There are essentially three key types of domestic SME credit businesses that are worth considering by foreign investors. Small loan companies act as lenders of short-term high-yield debt. Unlike banks, they cannot take in retail deposits and their leverage is highly restricted: they can take a shareholder loan of 100% of the value of shareholder funds, alongside additional bank-loan leverage of up to 50% of shareholder funds. They are allowed to charge interest rates up to four times the PBOC policy rate (currently 6%) on loans, typically for six months or less, to finance SMEs through short-term financing requirements during periods of expansion.

The second type of entity is a guaranty company. In many cases, the banking sector is not willing to lend to SMEs without a guaranty from a reputable guaranty company, which undertakes due diligence on the borrower and provides indirect lending and advisory services. Guaranty companies are allowed to leverage up to 10 times of registered capital and generate revenue from guaranty fees and deposit interest. By providing guarantees, banks are willing to undertake secured and collateralised lending.

The activities of guaranty companies as part of the shadow banking system have come under scrutiny following the high profile collapse of one of Beijing’s most prominent guaranty companies, and evidence of fraud at some others.

“What that emphasises is that in China, like anywhere else, due diligence is critical for investment in any financial entity,” says Slighton. “But it is also easy for commentators to exaggerate the problems.”

The third and possibly the most important long-term financing vehicle for SMEs are leasing companies. Unlike small loan companies and guaranty companies, which typically have only regional licences, leasing companies have national licences. They are also able to leverage up to 10 times registered capital and generate income through leasing income, consulting fees and residual values of equipment. Like leasing companies elsewhere, they can assist their clients in lowering capital expenditure, matching cash flows and minimising taxable income.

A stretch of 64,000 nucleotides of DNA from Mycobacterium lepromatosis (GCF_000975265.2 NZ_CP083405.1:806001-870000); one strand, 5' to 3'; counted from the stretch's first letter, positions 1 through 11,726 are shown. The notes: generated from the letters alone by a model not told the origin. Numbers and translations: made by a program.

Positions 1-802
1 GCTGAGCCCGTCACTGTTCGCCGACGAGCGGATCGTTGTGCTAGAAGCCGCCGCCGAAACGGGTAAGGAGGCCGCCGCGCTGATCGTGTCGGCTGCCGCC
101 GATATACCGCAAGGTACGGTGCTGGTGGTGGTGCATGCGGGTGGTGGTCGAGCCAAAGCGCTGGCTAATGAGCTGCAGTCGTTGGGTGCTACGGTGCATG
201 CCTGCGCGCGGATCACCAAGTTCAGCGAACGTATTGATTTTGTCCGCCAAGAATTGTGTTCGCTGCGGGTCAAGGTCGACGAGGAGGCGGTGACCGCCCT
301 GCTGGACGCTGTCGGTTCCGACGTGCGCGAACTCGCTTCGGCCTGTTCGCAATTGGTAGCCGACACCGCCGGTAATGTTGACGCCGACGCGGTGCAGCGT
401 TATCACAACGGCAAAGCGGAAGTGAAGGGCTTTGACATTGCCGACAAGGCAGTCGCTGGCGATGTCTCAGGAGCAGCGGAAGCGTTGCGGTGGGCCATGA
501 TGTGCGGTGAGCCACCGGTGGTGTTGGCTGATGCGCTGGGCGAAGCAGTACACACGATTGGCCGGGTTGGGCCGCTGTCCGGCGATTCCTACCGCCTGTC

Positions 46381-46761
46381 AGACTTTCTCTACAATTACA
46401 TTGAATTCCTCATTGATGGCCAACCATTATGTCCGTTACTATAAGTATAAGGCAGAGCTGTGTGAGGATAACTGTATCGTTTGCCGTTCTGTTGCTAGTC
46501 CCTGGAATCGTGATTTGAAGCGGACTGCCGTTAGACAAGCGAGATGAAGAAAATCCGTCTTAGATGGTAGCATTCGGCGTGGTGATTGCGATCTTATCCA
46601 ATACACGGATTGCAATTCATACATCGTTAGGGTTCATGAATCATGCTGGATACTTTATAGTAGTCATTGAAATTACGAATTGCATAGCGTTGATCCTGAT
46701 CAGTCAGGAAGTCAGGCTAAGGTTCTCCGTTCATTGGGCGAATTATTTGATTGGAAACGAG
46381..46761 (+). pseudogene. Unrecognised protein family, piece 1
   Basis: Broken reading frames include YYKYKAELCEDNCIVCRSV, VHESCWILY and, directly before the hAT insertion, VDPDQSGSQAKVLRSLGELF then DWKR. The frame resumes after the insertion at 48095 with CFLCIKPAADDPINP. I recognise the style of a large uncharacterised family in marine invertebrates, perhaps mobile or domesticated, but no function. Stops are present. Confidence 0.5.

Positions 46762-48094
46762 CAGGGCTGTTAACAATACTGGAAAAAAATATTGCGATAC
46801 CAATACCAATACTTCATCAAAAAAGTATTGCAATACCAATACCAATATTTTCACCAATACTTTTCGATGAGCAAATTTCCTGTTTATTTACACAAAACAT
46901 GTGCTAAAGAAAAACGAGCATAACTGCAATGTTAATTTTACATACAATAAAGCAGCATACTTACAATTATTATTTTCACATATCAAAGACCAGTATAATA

It is also worth mentioning pawnbrokers. As in other countries, pawnbrokers originated as entities offering relatively high interest loans secured on marketable valuables, but in 2005 they were allowed to accept real estate as collateral – and this led the industry to grow at 19.5% per annum over the next seven years.  

It is clear that China’s domestic debt markets warrant more attention from international investors. In a recent report, Antony Cheng, research director at Cinda International Research, suggested that expectations for growth rates in the non-bank finance sectors over the coming five years ranged from 17% to 30% per annum, significantly higher than the expected growth rate of 10.5% for commercial bank loans. But he also warns that industry players need to understand fully the financing demands of SMEs, develop diversified financing sources, and build robust risk management and bad-debt-disposal systems.

“Considering their ability to meet SME demand and likely policy changes, we forecast that the small-loan industry will grow the fastest among those subsectors, followed by financial leasing, pawn loan, and loan guaranty,” he concluded.

Few international investors are positioned to enter China’s domestic debt markets. But given their likely size and growing importance for years if not decades to come, now would be the time to start developing expertise to gain the all-important foothold for those future opportunities.

Disclosure: Joseph Mariathasan is a partner in Pangaea Finance Partners, which works with a number of local partners in the non-bank financial markets in China, including Aktis Capital